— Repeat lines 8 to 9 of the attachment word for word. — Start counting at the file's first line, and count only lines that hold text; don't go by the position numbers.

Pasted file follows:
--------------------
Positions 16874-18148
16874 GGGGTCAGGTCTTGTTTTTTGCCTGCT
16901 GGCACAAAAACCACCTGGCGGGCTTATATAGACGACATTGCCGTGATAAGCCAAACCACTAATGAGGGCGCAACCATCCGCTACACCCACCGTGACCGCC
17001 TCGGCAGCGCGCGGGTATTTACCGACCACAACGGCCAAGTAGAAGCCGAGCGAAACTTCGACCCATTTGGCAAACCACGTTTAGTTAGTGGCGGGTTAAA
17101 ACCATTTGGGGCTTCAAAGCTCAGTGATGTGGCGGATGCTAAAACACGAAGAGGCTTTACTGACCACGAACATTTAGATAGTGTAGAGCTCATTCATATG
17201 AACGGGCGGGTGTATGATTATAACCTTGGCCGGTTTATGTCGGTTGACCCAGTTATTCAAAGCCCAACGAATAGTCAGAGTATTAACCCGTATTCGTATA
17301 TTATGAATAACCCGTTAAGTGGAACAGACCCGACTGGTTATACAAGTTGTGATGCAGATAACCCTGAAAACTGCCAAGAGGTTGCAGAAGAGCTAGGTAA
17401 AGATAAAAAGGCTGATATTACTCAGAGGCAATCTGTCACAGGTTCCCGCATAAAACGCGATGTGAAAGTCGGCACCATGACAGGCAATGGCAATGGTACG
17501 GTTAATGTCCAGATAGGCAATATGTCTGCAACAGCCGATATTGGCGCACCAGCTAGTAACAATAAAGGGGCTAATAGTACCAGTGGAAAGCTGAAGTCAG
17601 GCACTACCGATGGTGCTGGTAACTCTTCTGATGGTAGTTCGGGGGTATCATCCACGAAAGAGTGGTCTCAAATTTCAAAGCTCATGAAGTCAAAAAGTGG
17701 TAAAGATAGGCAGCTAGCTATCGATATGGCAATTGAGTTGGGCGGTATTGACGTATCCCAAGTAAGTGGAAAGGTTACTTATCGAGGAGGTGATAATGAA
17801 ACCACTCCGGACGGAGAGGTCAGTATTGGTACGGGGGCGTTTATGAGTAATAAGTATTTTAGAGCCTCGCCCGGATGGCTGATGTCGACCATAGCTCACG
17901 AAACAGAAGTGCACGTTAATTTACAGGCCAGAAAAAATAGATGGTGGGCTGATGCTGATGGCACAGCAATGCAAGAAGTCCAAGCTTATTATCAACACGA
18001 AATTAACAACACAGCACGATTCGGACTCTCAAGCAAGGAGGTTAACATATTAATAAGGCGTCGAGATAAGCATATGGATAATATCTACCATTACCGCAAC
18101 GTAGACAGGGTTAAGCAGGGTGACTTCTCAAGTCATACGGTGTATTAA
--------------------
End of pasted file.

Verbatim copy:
17401 AGATAAAAAGGCTGATATTACTCAGAGGCAATCTGTCACAGGTTCCCGCATAAAACGCGATGTGAAAGTCGGCACCATGACAGGCAATGGCAATGGTACG
17501 GTTAATGTCCAGATAGGCAATATGTCTGCAACAGCCGATATTGGCGCACCAGCTAGTAACAATAAAGGGGCTAATAGTACCAGTGGAAAGCTGAAGTCAG